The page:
"I learned a lot from him and from Karsh, because when Karsh would come to New York he would take Herman and I as his third and fourth assistants," Stewart said. "One of the first times he did that is when we went down to Princeton when he photographed Albert Einstein."

Einstein would factor into another early experience years later; Stewart was eventually drafted but managed to find work as a military photographer, and in 1952 became the only African-American to shoot that year's post-war atomic bomb tests.

In 1956 Marlon Brando hired his friend Leonard as a personal photographer for a trip to Asia, and Stewart took over the New York studio, inheriting contacts with record producers and musicians and building many more of his own.

From then on, he would roam recording studios and clubs to capture frames of jazz fixtures like Count Basie, Miles Davis and Frank Sinatra. Their expressions were often tense as they listen to the playback of a recording session, or when onstage, enraptured mid-song in a melody. Many photographs employ heavy use of black, framed in a way where some of the artists seem to be emerging only partially from the darkness of the stage. Along with creative framing, his photos often had shallower depth of field than was common in press photos of the time.

Clockwise from top left, albums for which Chuck Stewart has provided the cover photography: Duke Ellington's Greatest Hits, A Night at The Vanguard with The Kenny Burrell Trio, Donald Byrd's "First Flight," Clifford Brown and Max Roach at Basin Street, Nina Simone's "Jazz As Played In An Exclusive Side Street Club," and John Coltrane's "Ascension." Columbia Records; Cadet Records; Delmark Records; Mercury Records; Bethlehem Records; Impulse! Records

He relied on his instincts and his personal impressions of artists in shooting their portraits, and he credits Duke Ellington with teaching him an early lesson about letting his own artistry enter his work. When the bandleader sat for a portrait early in Stewart's career, the photographer quickly shot down the Duke's campy mugging when he saw it through the frame of his 4x5 camera.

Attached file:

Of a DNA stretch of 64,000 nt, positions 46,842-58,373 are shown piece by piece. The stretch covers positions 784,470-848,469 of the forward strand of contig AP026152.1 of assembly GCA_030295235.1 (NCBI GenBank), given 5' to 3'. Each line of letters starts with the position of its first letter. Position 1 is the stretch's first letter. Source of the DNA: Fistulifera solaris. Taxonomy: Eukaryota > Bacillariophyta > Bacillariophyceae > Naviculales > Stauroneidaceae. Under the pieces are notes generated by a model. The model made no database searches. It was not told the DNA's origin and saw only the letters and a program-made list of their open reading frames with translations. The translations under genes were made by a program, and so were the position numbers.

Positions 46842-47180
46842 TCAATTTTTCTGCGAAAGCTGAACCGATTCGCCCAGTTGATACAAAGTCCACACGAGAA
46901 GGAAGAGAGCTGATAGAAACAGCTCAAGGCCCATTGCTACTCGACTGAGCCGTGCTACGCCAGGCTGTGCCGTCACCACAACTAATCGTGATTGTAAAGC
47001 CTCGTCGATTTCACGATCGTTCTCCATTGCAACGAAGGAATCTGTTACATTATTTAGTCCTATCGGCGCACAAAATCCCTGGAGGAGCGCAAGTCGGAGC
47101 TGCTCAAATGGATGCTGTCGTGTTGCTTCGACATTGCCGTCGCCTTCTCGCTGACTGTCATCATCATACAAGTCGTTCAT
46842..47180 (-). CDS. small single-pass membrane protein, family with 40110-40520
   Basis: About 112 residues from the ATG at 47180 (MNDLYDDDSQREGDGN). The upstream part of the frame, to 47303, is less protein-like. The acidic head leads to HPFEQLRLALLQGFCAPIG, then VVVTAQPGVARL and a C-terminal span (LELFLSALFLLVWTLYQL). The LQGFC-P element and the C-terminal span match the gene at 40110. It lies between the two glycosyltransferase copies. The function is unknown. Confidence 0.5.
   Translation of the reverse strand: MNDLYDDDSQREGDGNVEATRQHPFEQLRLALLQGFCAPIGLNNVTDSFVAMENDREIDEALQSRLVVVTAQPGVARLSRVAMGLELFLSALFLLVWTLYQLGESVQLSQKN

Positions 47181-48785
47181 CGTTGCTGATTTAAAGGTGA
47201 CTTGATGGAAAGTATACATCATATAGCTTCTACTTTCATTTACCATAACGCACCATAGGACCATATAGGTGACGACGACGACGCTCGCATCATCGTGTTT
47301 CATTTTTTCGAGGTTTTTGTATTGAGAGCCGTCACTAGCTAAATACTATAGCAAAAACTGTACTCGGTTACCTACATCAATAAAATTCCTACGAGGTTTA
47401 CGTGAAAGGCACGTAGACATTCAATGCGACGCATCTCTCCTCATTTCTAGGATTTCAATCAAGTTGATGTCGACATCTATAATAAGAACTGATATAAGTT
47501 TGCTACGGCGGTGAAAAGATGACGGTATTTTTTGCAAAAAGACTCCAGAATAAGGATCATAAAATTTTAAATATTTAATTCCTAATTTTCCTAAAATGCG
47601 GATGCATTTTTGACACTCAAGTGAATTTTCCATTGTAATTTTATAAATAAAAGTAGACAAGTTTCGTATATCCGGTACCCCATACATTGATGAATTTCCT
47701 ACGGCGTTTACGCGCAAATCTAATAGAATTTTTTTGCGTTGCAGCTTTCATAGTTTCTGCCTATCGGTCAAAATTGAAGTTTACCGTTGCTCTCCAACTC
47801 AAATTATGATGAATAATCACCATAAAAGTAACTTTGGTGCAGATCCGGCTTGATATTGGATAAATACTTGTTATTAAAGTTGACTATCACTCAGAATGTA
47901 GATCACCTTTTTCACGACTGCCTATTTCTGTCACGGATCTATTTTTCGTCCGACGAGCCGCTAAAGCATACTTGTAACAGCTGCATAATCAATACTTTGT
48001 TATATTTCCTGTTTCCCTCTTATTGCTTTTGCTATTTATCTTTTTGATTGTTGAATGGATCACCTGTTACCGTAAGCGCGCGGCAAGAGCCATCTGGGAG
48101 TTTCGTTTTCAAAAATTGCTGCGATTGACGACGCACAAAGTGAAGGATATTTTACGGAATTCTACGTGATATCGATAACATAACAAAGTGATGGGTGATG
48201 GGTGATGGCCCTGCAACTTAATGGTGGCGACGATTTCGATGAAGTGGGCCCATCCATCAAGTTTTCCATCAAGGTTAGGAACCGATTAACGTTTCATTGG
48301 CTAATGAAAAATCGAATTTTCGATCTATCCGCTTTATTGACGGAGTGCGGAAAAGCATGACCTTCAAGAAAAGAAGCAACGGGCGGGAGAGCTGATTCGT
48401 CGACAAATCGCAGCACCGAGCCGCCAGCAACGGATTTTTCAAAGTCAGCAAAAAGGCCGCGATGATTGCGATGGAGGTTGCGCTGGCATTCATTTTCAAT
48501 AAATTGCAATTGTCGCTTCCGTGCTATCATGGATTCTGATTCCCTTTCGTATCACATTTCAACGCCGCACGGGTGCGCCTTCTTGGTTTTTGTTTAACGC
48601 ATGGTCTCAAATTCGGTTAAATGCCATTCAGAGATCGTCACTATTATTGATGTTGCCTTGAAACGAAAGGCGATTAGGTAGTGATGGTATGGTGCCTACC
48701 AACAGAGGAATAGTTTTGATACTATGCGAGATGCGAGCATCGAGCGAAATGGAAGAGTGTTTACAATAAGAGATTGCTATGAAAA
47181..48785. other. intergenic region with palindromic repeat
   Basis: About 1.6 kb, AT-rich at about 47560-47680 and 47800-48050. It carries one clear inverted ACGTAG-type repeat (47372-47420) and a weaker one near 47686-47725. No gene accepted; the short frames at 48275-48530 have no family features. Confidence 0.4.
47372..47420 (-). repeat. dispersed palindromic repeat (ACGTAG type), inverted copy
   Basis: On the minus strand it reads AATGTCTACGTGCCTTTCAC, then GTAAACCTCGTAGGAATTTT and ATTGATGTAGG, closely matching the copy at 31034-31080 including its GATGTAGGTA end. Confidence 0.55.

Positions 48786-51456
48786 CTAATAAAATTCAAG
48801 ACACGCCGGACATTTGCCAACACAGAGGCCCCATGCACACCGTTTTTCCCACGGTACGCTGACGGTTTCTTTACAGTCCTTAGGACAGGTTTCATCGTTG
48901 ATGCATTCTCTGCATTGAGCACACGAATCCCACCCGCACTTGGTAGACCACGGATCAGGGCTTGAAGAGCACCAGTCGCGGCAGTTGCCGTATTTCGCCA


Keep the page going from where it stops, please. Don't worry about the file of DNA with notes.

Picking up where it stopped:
"He did everything I told him to," Stewart says, "And when he left, I said to myself, 'You mean to tell me that Duke Ellington did everything that I told him to do?' That means that when people come to me, I'm in charge."

Stewart was the only photographer present at the historic recording sessions for Coltrane's A Love Supreme, but he doesn't define his career by it--however frequently outside observers wish to do so. The refrain "it was a job" enters again; he was working for Impulse! Records when he photographed the saxophone legend and happened to be the only hired photographer. But as iconic as the album has become, Stewart's photos weren't even used for the cover; instead, producer Bob Thiele's snapshot of Coltrane, which had been sitting on the edge of a desk when the musician eyed it, was approved.

"I called him and said, 'What are you doing putting a picture like that on the cover?' And he said, 'Well, John liked it,'" Stewart says with a laugh.

Most of the record labels Stewart has photographed for have either merged or shuttered years ago. Stewart's archive, composed in many cases without the knowledge that a moment might be historic or a figure might become famous, is now an asset. Stewart's rolls and rolls of unused negatives--record companies needed only one frame for the cover--are now crucial records of entire eras of American music history. His life will be the subject of an upcoming documentary being produced this year, with interviews from Quincy Jones and key figures in Stewart's career.

But it's Stewart's insistence on the basics--that he was a trained photographer before he was a jazz photographer; that he was just working a job rather than trying to guess who would be the next megastar; that he was just trying to translate the image he saw in his mind into the print he made in the darkroom--that defines him.

"I wanted it to be a picture that Chuck Stewart took of these people, as opposed to just another picture of this famous person," Stewart says. "Like, for instance, Count Basie, there must be a million pictures of him. Why is mine distinctive? Well, I'd like to believe it's distinctive because I took it."